Detail of The Ball on Shipboard by James Tissot. 1874. Oil on canvas. London: Tate Gallery.

And here is my own version!


The Tissot Dress: The Making Of

or, How Katy Lost Her Mind And Decided To Hand Pleat Over 80 Yards Of Fabric

I have loved the pink dress in Too Early by James Tissot for years and have always wanted to make it. This dress of course appears in many of Tissot's other paintings as well. This past autumn I made a huge step towards my goal and made a day dress version. It was a huge undertaking and I'm still amazed I managed to pull it off. This is actually the first Victorian dress I've ever made. It's so nice to start simple (har har)! As of now I only have a day bodice, but I also have plans to make an evening bodice so I can recreate the painting exactly. Click here to see the finished day dress!

My initial inspiration is of course the painting in which the pink dress features the most prominently, Too Early.

James Tissot. Too Early. 1873. Oil on canvas. London: Guildhall Art Gallery.

I made the dress out of a lovely pink sheer cotton lawn. The color of the fabric is a bit more intense than in the original painting but I liked the brightness of it. The dress was machine sewn because it's from the 1870s and they had sewing machines then, and because there was so much fabric that had I tried to hand sew everything it would have taken the rest of my life.

The main decoration on the skirt is the ruffles. While it would have been so much easier to gather the ruffles, I had my heart set on pleating them. I used a Perfect Pleater because I really wanted 1/4" pleats. The other thing I had to consider was the sheer quality of my fabric. If I had used the full 3/8" return of the pleater, the fabric would have consistently doubled up on itself and merged into one solid color which I didn't like. I wanted some differentiation in the color once the fabric was pleated, if that makes sense. So I marked a 1/8" measurement on an old credit card and used that to mark how deep the return should be in each pleat. It made the process much more time consuming but I'm so happy with the result.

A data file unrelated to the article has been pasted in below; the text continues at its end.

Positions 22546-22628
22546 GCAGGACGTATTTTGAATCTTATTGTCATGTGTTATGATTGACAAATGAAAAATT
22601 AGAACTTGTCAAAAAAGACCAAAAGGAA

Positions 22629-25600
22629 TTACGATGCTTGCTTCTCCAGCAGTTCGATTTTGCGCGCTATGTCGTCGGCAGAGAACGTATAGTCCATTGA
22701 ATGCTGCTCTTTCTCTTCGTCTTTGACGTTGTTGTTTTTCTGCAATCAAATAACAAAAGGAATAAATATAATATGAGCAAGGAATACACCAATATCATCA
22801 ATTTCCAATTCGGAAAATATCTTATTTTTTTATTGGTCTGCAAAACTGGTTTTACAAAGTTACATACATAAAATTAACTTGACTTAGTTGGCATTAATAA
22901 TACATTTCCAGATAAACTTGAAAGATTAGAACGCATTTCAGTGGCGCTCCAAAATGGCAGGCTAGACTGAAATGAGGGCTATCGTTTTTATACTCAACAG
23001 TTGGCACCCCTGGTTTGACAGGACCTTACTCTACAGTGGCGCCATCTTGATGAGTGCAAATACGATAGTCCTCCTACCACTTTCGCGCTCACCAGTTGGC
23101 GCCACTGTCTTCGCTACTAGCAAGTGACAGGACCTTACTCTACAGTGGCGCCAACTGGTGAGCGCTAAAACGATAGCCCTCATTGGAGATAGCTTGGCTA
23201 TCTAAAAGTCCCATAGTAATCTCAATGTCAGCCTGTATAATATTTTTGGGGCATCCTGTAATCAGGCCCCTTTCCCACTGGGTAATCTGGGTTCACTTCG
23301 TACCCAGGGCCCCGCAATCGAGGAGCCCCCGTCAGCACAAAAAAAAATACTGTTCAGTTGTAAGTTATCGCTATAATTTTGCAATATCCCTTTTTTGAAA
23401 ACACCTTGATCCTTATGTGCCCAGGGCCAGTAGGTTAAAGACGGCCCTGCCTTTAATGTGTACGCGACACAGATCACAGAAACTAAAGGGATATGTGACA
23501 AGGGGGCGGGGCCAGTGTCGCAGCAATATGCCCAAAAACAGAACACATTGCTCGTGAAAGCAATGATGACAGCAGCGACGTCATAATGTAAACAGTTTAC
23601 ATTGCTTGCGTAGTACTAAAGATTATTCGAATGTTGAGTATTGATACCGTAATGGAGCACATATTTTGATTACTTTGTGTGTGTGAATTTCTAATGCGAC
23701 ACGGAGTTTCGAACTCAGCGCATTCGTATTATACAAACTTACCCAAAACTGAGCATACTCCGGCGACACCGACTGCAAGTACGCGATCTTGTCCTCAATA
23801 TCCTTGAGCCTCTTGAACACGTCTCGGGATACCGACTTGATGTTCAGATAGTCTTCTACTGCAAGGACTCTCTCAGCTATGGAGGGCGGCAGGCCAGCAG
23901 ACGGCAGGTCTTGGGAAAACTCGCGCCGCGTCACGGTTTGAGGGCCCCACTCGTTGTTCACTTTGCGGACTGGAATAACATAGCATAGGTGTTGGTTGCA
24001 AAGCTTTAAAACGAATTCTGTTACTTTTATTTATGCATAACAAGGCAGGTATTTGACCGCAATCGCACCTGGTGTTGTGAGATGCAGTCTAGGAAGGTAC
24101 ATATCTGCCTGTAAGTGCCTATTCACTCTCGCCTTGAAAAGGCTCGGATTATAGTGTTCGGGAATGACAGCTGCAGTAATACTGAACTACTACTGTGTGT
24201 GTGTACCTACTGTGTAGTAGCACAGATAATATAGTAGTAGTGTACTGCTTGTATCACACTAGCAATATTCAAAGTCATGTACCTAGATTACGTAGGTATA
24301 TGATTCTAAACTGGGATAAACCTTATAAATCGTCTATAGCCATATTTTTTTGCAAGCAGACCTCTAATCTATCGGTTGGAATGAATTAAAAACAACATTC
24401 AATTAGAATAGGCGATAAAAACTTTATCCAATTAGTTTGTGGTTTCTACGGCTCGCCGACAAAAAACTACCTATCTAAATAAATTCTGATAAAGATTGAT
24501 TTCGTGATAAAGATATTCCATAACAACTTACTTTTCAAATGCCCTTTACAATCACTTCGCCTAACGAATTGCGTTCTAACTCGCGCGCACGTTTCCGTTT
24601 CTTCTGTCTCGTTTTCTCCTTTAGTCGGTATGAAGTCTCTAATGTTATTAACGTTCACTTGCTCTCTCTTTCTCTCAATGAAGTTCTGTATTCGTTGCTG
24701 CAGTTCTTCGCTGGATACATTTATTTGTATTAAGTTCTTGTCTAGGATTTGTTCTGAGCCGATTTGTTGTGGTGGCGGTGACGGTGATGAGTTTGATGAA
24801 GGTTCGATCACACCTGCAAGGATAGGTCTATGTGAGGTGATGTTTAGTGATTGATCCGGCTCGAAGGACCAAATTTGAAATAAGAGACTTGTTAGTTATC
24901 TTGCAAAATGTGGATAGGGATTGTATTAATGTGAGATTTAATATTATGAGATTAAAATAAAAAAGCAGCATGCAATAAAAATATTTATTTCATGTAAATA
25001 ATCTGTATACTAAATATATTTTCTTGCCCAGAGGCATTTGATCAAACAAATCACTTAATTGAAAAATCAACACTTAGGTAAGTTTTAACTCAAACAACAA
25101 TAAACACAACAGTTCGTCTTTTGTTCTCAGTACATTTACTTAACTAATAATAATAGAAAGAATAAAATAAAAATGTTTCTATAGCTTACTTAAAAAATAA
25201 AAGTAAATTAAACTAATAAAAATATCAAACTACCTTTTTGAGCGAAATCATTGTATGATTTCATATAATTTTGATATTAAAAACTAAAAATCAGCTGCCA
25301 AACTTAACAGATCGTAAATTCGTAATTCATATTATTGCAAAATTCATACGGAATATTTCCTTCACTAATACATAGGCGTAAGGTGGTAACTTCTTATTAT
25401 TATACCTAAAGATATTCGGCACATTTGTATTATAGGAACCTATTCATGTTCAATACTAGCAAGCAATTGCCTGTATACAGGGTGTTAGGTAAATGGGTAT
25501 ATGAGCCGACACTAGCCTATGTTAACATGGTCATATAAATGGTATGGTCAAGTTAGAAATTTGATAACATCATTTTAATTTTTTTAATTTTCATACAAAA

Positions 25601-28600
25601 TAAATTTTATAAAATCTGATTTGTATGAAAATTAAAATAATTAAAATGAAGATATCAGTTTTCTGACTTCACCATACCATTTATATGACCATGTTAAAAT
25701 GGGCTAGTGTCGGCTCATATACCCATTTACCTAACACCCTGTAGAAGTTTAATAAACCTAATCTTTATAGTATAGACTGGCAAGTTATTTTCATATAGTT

Note how the fabric doesn't completely overlap under each pleat and there's two shades of pink based on where the fabric is and is not doubled.


Lavender Redingote

I was lucky enough to join a whole flock of my amazing historical costumer friends for a Holiday Promenade around Colonial Williamsburg in December 2017. Naturally I needed to make a new outfit for the occasion! I used some lovely lavender wool that had been in the stash for quite some time to make a 1790s redingote. I also made a new hat and a very very last-minute white silk broadcloth waistcoat (that will be remade!). Our Holiday Promenade was documented by the insanely talented Gloria and Mike from In The Long Run Designs. All photos are theirs unless otherwise noted.